You have visited the site which for twelve years now has listed all regional and traditional French jewellery, without advertising and without sales.
By popular demand, this website is now finally available as a book, much more complete and with many new photos and texts that are not on the site. I traveled more than 4,500 km in 2020 to visit the various collectors and museums of France and to photograph, weigh, measure and examine their jewellery.

Large format of 23.5 x 30 cm, 304 pages, hardcover and fully illustrated with over 1300 jewels in color, this book is the first complete book on French regional jewellery and corrects the many errors and gaps observed in the other references and presents other regional jewels hitherto unknown to the public. You will find eight full pages on Breton pins and fibulae and many other jewels in museums and private collections that are not on this website. Over four months of research has gone into making the chapter on hallmarks the most reliable ever seen - clear illustrations of hallmarks have been made especially for this volume. And for the first time, collectors will have access to a complete list of all the assay office symbols, small signs withn the hallmarks that identify in which city the jewellery was hallmarked. The opening and closing dates since 1798 of the hallmark offices are also listed for the first time, allowing, with the office symbol, to better date your jewellery.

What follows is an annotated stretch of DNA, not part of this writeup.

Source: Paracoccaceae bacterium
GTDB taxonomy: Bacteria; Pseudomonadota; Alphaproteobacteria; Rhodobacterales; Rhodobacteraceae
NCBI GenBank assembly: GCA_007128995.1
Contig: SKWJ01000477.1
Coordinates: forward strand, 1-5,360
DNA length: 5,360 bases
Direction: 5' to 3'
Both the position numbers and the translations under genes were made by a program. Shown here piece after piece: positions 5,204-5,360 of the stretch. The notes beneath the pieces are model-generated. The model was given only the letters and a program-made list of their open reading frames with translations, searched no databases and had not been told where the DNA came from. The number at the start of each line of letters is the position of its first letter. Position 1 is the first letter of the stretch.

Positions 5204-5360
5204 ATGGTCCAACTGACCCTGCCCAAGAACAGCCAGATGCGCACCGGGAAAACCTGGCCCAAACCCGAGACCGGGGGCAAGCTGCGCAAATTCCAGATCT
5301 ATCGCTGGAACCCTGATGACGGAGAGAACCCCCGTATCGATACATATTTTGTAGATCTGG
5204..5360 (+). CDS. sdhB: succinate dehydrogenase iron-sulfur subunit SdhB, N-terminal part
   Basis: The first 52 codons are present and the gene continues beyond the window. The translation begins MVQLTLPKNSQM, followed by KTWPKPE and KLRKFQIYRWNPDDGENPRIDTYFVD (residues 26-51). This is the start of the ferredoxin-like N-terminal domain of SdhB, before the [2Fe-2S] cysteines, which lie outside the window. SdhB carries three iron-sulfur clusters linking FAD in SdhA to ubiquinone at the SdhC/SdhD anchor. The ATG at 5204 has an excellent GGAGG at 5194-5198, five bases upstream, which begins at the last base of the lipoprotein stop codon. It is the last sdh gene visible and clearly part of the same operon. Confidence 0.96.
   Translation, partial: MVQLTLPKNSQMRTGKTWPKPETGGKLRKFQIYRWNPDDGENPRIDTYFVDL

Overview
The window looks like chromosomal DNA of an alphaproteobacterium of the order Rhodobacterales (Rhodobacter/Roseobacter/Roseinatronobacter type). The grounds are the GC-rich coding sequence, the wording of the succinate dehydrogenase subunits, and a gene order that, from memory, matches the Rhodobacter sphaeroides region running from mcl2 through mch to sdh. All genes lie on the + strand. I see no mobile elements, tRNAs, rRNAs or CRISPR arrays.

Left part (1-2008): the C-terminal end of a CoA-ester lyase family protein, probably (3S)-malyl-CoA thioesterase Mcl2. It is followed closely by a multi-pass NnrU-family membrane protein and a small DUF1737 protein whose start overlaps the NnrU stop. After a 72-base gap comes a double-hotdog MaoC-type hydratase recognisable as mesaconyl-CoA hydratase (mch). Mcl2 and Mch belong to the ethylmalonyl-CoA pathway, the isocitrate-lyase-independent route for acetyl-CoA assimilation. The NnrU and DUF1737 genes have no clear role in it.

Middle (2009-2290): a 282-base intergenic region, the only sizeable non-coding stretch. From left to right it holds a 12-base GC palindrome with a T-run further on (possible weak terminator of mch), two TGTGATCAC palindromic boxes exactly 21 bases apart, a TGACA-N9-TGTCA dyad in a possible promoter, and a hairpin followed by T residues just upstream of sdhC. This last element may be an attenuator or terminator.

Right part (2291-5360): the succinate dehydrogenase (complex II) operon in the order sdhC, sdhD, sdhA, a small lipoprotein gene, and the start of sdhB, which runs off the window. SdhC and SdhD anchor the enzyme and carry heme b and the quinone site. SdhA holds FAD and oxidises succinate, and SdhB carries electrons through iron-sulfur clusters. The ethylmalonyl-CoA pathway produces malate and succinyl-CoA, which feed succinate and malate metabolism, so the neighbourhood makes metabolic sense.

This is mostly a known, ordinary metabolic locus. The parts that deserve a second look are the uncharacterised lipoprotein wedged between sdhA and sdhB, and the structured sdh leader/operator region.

The print run of this book is very limited, which is why I recommend you order early.  You will love this book I have had nothing but compliments and many clients have ordered more to offer as gifts.

To order, you can send a wire transfer or WISE transfer to Michael Fieggen - FR76 4061 8803 9700 0403 3233 171 – BIC – BOUSFRPPXXX - address Mike Fieggen, 280 rue Saint Honoré, Paris, 75001 France

Bank or wire transfer by in Sterling – Account holder - Michael Fieggen
IBAN - GB68TSBS30916200184462    BIC / SWIFT - TSBSGB2AXXX

Sterling cheques and PayPal welcome to address

Any questions ?  Contact me at or by telephone at + 33 1 4015 9000

One copy in French                               €75                             Postage and packing                  €9 for France, €8 for Europe and overseas

Two or more copies in French              €75 each                    Postage and packing                  €9 for the lot in France, overseas postage €8 each

One or more copies in English             £75 sterling each       Postage and packing                  £8 sterling each